http://www.imagesensors.org/Past%20Workshops/2013%20Workshop/2013%20Papers/05-12_029_Tower_Paper.pdf

Link | Posted on Sep 17, 2013 at 14:27 UTC
In reply to:

falconeyes: This is one possible approach to decent low light capablity in video.

The other approach is to stop the nonsense to subsample sensors in video mode, reading out maybe 1 out of 6 pixels. This is what creates noise and aliasing artefacts in video. Unneccessarily so, as a few cameras (Panasonic, Nokia) show which don't subsample but create a video signal from all pixels. I.e., it is quite feasible.

Therefore, Thumbs Down for Canon to work around a problem they rather should solve.

The 5D mark III does NOT throw away pixels during video read-out. Instead it uses both horizontal and vertical binning to read the sensor in video mode. That is why its low light sensitivity is so much better than the D800:
http://falklumo.blogspot.com/2012/04/lumolabs-nikon-d800-video-function.html

Link | Posted on Sep 17, 2013 at 14:20 UTC
In reply to:

SHood: So how long until this global shutter sensor shows up in cameras? That is the big question.

You just need to step back a few years for global shutter in still cameras. Nikon had it a long time ago. They eliminated the circuitry for it because the negatives outweigh the positives. Notice that the global shutter F55 has ISO 1250 sensitivity while the F5 is ISO 2000.

Link | Posted on Nov 1, 2012 at 19:16 UTC
On article Nikon D4 overview (839 comments in total)

Question: What does the connector on the XQD card look like? Does it still use pins in the camera that can be bent like compactflash? I find it strange that *none* of the pictures I could find of the XQD card show the connector end.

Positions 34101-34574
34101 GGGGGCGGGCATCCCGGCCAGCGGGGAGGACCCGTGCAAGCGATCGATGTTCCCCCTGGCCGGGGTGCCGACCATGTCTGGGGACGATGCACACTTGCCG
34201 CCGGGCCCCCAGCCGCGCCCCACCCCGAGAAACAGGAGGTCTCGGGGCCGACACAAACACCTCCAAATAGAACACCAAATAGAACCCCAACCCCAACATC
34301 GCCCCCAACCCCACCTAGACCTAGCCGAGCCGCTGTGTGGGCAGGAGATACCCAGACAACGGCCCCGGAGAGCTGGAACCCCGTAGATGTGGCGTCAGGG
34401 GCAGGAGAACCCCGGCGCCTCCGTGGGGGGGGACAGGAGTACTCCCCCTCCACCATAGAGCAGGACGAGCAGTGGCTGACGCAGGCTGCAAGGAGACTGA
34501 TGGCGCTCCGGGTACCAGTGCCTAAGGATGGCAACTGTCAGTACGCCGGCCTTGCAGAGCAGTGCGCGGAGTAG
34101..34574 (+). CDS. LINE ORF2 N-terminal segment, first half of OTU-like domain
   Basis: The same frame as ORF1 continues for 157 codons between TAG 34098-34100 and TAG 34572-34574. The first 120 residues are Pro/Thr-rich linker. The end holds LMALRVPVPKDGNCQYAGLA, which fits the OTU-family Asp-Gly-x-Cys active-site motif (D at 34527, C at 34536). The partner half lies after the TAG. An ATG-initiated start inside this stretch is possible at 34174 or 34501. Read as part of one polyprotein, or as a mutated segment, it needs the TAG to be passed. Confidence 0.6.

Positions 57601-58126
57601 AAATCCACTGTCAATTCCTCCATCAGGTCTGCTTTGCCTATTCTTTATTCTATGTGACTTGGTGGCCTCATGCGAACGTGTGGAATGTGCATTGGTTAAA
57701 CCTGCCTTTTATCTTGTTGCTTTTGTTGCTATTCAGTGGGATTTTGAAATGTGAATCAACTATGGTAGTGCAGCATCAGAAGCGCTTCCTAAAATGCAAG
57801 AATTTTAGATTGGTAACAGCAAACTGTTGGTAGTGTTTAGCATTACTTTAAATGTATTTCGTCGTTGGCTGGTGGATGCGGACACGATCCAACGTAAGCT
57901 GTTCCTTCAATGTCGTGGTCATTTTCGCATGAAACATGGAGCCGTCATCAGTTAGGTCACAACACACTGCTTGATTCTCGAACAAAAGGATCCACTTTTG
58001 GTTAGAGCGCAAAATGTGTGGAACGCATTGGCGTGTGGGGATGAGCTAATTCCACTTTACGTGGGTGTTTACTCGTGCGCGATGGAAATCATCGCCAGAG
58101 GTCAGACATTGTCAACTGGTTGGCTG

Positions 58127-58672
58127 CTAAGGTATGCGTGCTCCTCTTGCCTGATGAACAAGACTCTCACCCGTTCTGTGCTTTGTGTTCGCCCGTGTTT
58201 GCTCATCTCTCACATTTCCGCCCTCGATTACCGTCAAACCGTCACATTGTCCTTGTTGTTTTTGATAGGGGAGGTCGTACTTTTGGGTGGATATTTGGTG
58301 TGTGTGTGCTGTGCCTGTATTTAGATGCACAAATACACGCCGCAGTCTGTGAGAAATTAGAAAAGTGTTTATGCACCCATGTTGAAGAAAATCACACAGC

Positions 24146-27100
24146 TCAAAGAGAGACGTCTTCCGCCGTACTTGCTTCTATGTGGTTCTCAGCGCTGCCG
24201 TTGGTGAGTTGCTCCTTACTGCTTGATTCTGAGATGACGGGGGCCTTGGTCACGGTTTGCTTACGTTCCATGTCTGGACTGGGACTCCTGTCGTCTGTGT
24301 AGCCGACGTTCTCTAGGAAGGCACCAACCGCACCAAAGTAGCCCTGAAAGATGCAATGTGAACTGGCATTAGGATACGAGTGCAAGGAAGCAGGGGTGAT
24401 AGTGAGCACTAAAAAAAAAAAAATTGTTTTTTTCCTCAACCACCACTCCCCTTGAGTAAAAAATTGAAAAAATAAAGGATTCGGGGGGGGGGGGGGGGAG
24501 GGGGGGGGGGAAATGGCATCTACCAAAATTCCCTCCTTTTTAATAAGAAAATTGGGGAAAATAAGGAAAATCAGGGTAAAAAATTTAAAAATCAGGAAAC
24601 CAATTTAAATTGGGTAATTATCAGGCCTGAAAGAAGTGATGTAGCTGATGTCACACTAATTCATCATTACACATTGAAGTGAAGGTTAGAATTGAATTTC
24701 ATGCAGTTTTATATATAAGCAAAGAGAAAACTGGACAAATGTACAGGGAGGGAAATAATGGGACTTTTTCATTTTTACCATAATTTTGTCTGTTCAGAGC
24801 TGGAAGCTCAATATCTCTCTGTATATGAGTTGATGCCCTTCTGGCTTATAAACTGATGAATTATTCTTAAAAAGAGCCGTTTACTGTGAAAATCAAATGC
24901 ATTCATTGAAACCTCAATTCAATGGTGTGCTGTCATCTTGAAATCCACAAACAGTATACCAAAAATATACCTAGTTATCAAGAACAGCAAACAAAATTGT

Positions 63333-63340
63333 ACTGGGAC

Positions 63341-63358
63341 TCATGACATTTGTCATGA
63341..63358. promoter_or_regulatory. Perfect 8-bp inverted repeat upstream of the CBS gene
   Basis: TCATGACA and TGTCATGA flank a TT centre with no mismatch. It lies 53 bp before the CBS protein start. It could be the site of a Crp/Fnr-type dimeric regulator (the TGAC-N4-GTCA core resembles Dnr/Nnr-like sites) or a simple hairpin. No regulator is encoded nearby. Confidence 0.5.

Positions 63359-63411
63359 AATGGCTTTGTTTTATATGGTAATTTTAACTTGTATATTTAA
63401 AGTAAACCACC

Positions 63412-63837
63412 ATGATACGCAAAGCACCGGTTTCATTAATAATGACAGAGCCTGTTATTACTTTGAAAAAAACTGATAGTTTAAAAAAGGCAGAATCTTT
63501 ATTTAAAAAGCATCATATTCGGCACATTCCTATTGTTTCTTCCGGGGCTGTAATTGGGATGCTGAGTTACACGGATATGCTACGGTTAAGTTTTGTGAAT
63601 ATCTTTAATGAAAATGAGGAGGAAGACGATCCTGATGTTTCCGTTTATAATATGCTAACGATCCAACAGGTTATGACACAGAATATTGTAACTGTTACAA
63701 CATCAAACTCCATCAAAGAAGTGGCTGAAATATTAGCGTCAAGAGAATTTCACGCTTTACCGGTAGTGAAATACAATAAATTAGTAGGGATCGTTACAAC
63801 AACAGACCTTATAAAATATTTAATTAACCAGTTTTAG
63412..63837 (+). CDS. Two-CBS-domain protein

Link | Posted on Jan 6, 2012 at 14:42 UTC as 179th comment
In reply to:

Ashley Pomeroy: Coo - but is that 35mm full-frame, or another format?

24.5mm x 13.5mm So about the same as APS-C still sensor:
http://twitter.com/#!/mikeseymour/status/132248706174038017

Link | Posted on Nov 4, 2011 at 02:12 UTC
In reply to:

Fine Art: The mission to fix the Hubble telescope cost 1.5 Billion $. If all the braniacs at NASA couldn't do it in software for a billion what are the chances it will be in your photoshop upgrade for $300?

Presenting a perfect deconvolution as something you will get in your consumer software is plain fraud. Deconvolution is real, it works. I use it a lot. It is not going to do miracles.

You can buy deconvolution in other software now. I recommend Images Plus. Ive been buying it since version 2. I get nothing for recommending it.

Actually, the Hubble problems spurred the refinement of one of the most popular deconvolution methods "Richardson-Lucy". The limitations of deconvolution meant that it was still worth the huge expense to fix the telescope. Note: you probably used a variation of this algorithm since the space telescope science institute made the code available without restrictions. Here is one article about it:
http://adsabs.harvard.edu/full/1994ASPC...61..296S
The current Wikipedia article has a nice brief introduction to deconvolution including blind deconvolution:
http://en.wikipedia.org/wiki/Deconvolution

Link | Posted on Oct 20, 2011 at 13:23 UTC
Total: 19, showing: 1 – 19